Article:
I go back to the village to visit the seventeenth-century Casa Aragonese, where the staff of the Forum Traiani Cooperative is waiting for me. The house is located on the same street as the parish church, recognisable by the beautiful portico and the Aragonese-style windows of red trachyte. It was inhabited until 1978 and today it is a museum where handicrafts are exhibited. We walk through its rooms, characterised by fascinating architectural elements such as doors (one of which is in a corner), decorated windows, emblems, and the large fireplace. At the back of the house, the vegetable garden is also visible from the inside through a window with an inflected arch.
The sky is covered again. At the end of the evening I am invited to the rural church of San Lussorio for the celebrations of the homonymous saint and Archelaus, another martyr like Lussorio. Here the Mayor Serafino invites me to join his table in one of the cumbessias (or muristenes) that surround the church square, filled with tables. A sudden and violent downpour forces everyone to clear the outside tables, but only for a short time. As soon as the rain stops, the square comes to life again, thanks also to Giansilvio’s accordion, which I met and played with during my day in Zeddiani.
PS in the morning return to the church of San Lussorio. While the square is cleared and cleaned up, I manage to visit this Romanesque church, under which there is an area with burial tunnels and crypts where the remains of Lussorio are supposed to be, and an ancient Basilica under the current apse. There is a decidedly air of oppression of the Romans against Christianity.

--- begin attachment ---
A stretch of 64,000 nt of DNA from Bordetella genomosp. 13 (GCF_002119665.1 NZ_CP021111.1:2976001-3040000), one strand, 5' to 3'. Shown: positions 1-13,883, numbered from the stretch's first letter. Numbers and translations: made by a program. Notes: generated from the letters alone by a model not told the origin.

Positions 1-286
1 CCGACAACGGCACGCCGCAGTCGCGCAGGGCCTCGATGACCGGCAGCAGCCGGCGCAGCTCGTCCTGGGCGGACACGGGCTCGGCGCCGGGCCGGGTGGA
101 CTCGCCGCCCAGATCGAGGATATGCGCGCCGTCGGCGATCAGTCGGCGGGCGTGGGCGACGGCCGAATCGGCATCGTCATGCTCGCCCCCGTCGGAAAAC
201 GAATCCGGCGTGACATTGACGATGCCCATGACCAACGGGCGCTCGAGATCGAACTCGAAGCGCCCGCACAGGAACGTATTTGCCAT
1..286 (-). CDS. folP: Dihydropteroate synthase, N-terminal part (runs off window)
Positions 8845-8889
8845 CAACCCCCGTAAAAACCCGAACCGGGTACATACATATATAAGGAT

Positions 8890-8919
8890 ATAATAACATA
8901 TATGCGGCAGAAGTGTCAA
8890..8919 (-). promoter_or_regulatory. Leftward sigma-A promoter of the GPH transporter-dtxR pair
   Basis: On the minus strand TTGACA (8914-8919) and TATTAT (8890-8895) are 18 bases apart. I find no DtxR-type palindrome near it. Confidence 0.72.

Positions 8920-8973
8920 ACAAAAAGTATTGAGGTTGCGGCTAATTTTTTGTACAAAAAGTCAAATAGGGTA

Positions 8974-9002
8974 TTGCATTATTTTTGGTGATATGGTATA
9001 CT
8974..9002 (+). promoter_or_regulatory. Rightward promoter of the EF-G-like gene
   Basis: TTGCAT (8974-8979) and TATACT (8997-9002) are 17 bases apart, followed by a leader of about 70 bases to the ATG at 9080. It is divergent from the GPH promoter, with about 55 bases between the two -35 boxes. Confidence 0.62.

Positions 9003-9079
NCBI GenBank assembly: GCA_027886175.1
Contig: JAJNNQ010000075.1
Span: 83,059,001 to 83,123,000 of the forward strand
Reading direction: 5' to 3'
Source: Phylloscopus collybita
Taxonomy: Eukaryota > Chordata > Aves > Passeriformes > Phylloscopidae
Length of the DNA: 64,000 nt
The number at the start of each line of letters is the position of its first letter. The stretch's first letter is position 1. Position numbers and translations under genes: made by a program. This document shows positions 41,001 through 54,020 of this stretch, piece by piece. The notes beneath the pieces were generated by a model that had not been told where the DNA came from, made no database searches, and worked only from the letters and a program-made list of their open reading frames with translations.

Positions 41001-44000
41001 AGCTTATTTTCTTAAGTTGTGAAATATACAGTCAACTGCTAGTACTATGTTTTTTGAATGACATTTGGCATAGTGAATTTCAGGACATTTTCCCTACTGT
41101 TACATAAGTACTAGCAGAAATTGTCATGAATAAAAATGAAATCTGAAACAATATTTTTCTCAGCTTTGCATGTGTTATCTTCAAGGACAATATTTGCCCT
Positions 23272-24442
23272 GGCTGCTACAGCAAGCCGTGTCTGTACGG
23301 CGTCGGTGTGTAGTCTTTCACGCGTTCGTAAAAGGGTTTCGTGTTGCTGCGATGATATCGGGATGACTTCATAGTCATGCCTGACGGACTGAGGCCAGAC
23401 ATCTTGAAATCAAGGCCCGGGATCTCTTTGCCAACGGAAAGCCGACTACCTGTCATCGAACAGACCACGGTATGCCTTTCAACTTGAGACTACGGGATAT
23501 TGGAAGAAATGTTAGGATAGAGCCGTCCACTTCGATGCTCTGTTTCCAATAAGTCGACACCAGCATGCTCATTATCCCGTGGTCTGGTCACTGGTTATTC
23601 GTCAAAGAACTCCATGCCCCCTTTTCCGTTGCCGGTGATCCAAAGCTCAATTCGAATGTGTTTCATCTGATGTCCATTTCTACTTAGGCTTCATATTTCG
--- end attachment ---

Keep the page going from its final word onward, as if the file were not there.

Roman memories (drone with ‘bena’ by Michele Loi from Ula Tirso)
SARDINIAN SHORT STORIES
S.P.Q.R. Today I crossed the ancient borders between the lands inhabited by the Civitates Barbariae and those controlled by the Romans.
Here passed one of the main communication routes of the time, the “131 highway” of the Romans, almost coinciding with the current one except for this stretch, which from Caralis (Cagliari) led to Turris Libisonis (Porto Torres).
The presence of the River Tirso and its thermal waters made this area ideal for a settlement, initially called Acque Hypsitanae, then under the Emperor Trajan elevated to the rank of Forum and changing its name to Forum Traiani, administrative seat of the entire surrounding area.
Here commercial streets crossed and Forum Trainai became an important trading center, as evidenced by its forum and market in the remains next to the spa complex. But important military roads also passed through here, allowing constant control of the borders with the kingdom of the Civitates Barbariae.
Subsequently, under Justinian, it was promoted to Oppidum and equipped with a city wall. When it became a bishopric, the main task was to convert the inhabitants of Barbagia to Christianity. Among the converts there was also Lussorio, for this martyred and subsequently sanctified and remembered with a church in the presumed place of his martyrdom.
The richness of this place is then testified by the name it assumed under the Byzantine rule, Chrysopolis that is “golden city.” From then on the remains of this flourishing period have slowly disappeared, fortunately not entirely, but the warm waters continue to gush exactly as they did millennia ago.